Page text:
Two Coats of Paint is licensed under a Creative Commons Attribution – Noncommercial-No Derivative Works 3.0 United States License. To use content beyond the scope of this license, permission is required.

January 3, 2018

TIPS FOR THE NEW YEAR


For some reason writing 2018 seems totally natural, like it's been a long time coming. This year I'm not making resolutions. I mean what's to say a resolution at the beginning of the calendar is any more effective than at the end of it, or the middle. I do have plans though, plans are good. 

I'll have some work included in a few exhibitions coming up:



  • January 12-21, "Member Exhibition" at Garrison Art Center, Garrison, NY. Opening reception: January 12, 5-7pm
  • February 2-25, "Conversations" a group show at Buster Levi Gallery in Cold Spring, NY. Opening reception: February 2, 6-8pm
  • June 2018, Three person show at Hudson Beach Glass Gallery in Beacon, NY. (exact dates tba)


with artists Jackie Skrzynski


Jackie Skrzynski, Studio view of Clapper2016, charcoal on paper, 50 x 80"

and Tanya Chaly

Tanya Chaly, Unravel, Installation View March, 2017, The Cluster Gallery, Brooklyn, New York


I'm also planning to apply for that good ol' NYFA Fellowship grant again this year, and a couple of people have shown interest in purchasing a painting here and there. So... things are feeling pretty good. At the moment I have a few small pieces in the Small Works show at the Catalyst Gallery in Beacon. The show closes with a reception this Sunday on January 7th. 


Samantha Palmeri Contemporary Artist
Samantha Palmeri, Untitled, 2016, oil on canvas, 30 x 36 inches
This morning I had a lovely studio visit, which I hope is the first of many this year. I get stuck in my own world of time management and obligation and studio work etc. I forget how important it is to stay connected with other artists. Studio visits are awesome. A win-win for everyone. So, maybe that's some kind of a resolution after all, to stay connected. Send me a message if you want to have a studio date... Oh, and happy new year!













December 4, 2017

I do not wish I had straight hair




I want to write a cookbook very badly... I'm in the gathering stages as they say. Did you know that you cannot publish a recipe that someone else has published unless you've changed at least three ingredients and have altered the description/instructions? Unless you do that you will need to give credit where credit is due. The law indicates that a list of ingredients by itself doesn't belong to any one author, but that the way you describe something in your own words does. With that said, I would like to thank my FB friend, talented writer and photographer Alina Noir for inspiring this little writing exercise.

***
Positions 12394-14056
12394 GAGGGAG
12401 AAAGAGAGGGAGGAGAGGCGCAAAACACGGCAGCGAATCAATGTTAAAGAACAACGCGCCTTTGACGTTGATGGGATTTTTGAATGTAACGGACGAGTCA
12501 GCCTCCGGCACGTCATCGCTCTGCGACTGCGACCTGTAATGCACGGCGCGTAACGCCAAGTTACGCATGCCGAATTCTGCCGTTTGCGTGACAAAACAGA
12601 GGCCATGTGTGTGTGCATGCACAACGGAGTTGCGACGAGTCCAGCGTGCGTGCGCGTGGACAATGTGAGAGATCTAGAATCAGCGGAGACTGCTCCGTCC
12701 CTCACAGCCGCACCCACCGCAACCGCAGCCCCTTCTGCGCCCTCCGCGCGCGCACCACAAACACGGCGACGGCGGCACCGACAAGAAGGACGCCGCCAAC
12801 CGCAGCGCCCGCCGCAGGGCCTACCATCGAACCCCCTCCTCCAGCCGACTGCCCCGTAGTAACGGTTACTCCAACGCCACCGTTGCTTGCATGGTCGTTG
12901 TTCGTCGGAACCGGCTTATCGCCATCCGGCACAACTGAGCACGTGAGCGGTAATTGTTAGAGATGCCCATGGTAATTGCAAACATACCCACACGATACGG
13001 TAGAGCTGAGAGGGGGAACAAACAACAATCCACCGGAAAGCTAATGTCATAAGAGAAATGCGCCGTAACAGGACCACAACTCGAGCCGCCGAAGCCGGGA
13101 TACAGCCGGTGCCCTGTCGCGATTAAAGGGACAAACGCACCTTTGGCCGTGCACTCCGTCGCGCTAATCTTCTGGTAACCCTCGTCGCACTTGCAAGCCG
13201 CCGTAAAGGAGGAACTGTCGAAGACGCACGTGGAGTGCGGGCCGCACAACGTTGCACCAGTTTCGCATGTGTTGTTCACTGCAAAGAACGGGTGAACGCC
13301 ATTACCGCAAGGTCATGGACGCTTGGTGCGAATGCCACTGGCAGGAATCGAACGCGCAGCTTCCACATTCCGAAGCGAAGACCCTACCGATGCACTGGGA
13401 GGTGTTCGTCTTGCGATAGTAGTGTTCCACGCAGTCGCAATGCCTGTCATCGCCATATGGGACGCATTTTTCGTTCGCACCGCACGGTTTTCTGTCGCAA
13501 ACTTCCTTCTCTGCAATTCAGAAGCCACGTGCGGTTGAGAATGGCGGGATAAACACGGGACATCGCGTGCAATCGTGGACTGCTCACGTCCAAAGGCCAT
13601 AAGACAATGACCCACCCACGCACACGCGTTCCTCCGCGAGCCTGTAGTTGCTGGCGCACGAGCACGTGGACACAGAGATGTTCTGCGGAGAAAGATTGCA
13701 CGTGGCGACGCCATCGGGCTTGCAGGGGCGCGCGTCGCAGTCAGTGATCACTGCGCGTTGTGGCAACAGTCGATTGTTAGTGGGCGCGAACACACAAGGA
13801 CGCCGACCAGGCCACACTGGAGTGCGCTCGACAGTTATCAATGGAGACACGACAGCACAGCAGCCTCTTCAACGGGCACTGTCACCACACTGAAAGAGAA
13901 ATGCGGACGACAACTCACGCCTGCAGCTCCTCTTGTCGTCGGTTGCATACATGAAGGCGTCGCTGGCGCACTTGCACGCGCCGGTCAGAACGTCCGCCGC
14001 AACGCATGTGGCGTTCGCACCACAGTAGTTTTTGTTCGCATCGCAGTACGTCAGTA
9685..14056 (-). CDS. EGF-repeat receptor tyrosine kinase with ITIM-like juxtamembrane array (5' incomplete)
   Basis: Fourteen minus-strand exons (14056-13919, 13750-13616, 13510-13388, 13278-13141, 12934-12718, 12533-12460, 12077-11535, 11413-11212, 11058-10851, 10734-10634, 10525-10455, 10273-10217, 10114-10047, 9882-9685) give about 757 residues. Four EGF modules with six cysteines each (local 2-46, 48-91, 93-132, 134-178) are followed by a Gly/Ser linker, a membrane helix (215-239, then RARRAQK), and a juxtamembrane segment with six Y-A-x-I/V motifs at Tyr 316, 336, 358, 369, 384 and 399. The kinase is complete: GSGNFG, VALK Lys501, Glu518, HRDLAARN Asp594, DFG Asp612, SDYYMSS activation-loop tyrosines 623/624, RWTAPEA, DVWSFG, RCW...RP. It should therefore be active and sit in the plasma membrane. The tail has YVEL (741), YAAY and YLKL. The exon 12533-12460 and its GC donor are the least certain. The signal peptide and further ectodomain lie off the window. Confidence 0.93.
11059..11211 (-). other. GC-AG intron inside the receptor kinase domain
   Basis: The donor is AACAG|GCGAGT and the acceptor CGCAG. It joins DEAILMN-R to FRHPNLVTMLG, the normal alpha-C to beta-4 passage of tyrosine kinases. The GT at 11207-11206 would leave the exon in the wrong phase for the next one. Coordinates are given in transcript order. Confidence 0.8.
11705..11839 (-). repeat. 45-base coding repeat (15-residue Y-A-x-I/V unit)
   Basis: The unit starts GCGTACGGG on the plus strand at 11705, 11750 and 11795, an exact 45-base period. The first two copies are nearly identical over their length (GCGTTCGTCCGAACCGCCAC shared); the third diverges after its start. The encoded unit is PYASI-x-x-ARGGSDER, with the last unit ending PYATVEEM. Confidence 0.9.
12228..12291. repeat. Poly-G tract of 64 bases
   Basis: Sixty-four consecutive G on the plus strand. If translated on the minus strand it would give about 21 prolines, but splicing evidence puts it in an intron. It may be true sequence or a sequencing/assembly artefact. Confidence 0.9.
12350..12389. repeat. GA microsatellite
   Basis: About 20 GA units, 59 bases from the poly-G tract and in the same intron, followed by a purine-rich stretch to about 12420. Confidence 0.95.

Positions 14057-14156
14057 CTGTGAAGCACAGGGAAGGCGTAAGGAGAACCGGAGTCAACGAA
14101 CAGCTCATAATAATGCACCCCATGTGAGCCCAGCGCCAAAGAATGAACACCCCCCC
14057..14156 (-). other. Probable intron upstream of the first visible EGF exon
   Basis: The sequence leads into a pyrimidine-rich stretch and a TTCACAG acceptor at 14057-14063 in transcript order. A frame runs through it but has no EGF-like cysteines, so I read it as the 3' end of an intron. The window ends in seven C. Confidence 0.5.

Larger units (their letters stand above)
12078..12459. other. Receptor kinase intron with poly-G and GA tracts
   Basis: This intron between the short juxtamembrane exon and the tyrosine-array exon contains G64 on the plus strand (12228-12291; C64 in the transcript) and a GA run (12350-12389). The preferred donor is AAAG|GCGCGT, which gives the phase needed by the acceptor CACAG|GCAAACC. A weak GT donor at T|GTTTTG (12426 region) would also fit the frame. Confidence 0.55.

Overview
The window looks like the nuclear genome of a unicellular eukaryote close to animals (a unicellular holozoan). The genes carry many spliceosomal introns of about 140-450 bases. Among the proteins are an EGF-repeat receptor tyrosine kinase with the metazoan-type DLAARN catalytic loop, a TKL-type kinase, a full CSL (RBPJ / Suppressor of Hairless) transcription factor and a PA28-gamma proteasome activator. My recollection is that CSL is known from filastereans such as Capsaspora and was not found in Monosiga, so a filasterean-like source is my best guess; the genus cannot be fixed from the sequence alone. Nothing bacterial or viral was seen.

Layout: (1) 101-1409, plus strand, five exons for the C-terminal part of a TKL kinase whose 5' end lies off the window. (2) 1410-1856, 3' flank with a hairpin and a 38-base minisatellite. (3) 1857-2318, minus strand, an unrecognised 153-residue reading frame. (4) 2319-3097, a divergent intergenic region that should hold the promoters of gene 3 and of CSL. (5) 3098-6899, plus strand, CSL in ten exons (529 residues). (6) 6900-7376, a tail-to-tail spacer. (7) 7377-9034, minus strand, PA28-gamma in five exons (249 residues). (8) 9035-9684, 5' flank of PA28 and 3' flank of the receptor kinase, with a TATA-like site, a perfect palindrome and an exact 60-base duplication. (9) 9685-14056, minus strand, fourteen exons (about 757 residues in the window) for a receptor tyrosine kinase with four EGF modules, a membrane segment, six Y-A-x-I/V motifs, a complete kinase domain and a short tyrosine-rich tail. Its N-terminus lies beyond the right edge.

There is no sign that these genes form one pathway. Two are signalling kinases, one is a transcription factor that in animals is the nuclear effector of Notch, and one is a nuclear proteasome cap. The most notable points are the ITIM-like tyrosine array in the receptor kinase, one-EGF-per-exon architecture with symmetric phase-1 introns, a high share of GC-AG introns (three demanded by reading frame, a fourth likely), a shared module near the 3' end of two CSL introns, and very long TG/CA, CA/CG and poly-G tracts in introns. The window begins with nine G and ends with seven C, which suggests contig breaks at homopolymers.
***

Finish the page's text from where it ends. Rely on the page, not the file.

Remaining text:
..................................................................












I don't know how to dive and I hold my nose when I go underwater.

I don't know how to play chess.

I bat lefty even though I'm a righty because that's how my grandfather taught my father and that's how he taught me.

I am terrible at geography and have no sense of direction.

I can keep a beat and sometimes don't notice that I'm moving my body to random music in my head.

I love the smell of lemon thyme.

I fear I will never be more than a mediocre painter.

I do not wish I had straight hair.

When I was a kid I wanted to have long blond straight hair and be a secretary named Suzanne Merino.

I wish I knew how to sew my own clothes.

I'm afraid to ride a ten speed bicycle.

I'm obsessed with cucumber sandwiches.












July 13, 2017

Artist of the week: Anne Truitt


Installation view of the exhibition, Anne Truitt Sculpture 1962-2004 at Matthew Marks Gallery
Anne Truitt is an artist I first came to know through her writing. Her three memoirs, DaybookTurn, and Prospect: The Journey of an Artist, are must reads for any studio worker, especially for women and mothers.

First, 1961, Acrylic on wood, 44 ¼ x 17 ¾ x 7 inches. 
Because of her writing, when I see her sculptures I feel like I have a shared intimacy with them. Her work is such a perfect reflection of who she seemed to be. They are at once subtle yet straightforward, delicate yet powerful, thoughtful yet severe.

Watauga, 1962, Acrylic on wood, 46 x 56 x 7 inches

Spring Dryad, 1975, Acrylic on wood, 76 x 13 x 8 inches

Currently there's an Anne Truitt installation at DIA Beacon so I wanted to post this while you can still see the show. It really is just a glimpse, and I wish there were at least five more rooms full, but in order to understand and appreciate what she was all about you do need to stand in the real presence of her work. As she writes in Daybook: